Before being completely abandoned in the mid-1970s, Hashima Island (often called “Gunkanjima,” or “Battleship Island”) was one of the most densely populated places in the world.
Spanning 16 acres, the island sits on top of an undersea coal mine. During its prime, 5,000 people lived and worked there, helping to fuel Japan's industrialization. But prior to the island’s boom, during World War II, the Japanese government forced hundreds of Chinese and Korean laborers to work the mines. Treated as slaves, the men were tortured, starved, humiliated and murdered. According to one survivor, who was 14 years old when brought to the island, some laborers sealed their own fates by committing suicide.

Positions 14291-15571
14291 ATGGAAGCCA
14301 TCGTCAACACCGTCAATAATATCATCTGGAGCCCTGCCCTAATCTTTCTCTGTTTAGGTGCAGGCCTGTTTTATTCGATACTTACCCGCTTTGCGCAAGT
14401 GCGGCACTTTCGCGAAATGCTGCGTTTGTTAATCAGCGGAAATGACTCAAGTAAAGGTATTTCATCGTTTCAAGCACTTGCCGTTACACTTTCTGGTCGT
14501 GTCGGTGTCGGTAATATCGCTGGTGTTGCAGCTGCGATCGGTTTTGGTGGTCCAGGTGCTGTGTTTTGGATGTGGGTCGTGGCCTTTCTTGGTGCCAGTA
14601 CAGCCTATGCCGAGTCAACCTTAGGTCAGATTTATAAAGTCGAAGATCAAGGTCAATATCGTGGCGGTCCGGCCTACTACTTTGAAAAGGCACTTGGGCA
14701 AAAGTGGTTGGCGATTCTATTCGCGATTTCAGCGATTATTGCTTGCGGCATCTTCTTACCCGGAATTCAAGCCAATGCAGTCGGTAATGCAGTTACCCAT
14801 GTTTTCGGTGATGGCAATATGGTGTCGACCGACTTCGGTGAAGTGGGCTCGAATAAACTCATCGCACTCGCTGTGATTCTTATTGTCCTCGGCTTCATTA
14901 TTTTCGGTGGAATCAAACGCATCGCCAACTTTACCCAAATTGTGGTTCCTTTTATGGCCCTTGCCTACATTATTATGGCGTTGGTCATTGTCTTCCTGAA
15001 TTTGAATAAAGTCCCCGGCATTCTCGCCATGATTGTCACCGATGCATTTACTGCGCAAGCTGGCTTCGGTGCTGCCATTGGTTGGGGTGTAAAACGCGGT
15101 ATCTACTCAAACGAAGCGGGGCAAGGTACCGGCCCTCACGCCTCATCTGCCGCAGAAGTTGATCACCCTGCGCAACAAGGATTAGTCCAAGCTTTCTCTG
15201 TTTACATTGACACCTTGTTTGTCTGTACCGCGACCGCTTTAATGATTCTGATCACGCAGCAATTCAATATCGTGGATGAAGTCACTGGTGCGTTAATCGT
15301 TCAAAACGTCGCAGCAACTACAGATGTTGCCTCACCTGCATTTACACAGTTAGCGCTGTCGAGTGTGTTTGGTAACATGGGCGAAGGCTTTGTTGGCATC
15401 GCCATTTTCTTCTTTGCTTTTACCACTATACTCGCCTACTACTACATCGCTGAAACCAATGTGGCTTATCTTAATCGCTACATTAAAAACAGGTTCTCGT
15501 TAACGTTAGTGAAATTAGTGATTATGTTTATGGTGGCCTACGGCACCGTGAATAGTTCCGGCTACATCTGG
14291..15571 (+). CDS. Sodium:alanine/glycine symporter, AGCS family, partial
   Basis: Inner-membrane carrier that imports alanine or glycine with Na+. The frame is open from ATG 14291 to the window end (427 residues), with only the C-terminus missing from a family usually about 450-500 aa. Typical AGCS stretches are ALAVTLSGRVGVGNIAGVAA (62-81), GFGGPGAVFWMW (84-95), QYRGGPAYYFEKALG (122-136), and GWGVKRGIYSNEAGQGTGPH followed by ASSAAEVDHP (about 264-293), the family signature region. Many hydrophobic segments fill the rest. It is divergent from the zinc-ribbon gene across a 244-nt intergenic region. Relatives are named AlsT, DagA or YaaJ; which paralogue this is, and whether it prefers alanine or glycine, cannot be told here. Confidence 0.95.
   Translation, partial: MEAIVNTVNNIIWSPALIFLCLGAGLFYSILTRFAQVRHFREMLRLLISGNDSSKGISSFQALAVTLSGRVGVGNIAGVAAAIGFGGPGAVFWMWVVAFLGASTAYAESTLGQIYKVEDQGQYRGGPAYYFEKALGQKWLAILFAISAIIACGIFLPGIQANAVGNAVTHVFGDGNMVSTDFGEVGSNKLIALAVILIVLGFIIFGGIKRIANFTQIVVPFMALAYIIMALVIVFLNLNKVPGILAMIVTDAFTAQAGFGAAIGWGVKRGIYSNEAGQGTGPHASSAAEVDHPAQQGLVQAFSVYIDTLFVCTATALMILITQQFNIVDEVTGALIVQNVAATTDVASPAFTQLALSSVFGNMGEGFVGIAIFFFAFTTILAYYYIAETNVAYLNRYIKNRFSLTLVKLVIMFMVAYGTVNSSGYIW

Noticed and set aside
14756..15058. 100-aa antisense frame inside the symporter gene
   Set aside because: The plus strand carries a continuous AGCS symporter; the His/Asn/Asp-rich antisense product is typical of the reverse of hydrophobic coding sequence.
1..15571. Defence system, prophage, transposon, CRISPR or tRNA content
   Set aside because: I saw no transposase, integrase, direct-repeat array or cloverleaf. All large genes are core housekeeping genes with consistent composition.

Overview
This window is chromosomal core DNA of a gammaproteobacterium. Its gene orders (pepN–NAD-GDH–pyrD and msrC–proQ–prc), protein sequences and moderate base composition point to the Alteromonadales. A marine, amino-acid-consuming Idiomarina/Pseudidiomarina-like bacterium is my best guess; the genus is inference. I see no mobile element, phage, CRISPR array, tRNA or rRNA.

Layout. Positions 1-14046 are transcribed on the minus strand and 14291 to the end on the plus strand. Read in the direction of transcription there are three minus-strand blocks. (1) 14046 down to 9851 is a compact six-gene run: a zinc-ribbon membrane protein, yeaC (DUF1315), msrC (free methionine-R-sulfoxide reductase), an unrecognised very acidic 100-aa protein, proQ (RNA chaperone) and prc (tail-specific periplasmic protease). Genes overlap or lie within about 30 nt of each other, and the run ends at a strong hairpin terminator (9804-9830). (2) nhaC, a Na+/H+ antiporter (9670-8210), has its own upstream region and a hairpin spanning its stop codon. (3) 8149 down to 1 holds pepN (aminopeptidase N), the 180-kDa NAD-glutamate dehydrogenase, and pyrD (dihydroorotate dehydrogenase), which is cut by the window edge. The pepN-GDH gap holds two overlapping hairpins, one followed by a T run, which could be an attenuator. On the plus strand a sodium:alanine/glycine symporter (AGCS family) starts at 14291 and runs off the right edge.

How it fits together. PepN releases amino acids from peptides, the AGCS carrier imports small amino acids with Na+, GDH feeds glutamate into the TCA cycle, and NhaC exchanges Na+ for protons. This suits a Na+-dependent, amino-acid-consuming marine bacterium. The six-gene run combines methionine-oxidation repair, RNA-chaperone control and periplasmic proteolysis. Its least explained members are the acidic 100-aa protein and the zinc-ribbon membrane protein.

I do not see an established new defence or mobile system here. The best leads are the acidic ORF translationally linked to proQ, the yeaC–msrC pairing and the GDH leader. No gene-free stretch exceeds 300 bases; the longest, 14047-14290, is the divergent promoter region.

When the mines dried up and closed in 1974, Battleship Island was left to rot.
Today, the island’s eerie skyline consists of buckling high-rises full of smashed windows. Overturned desks and shelves full of dusty books indicate where a school used to be, while twisted, rusted rods of metal jut out from piles of concrete boulders.
Interestingly, and to the dismay of many of the Chinese and Korean survivors who suffered on the island, Hashima was recognized as a UNESCO World Heritage Site in 2015.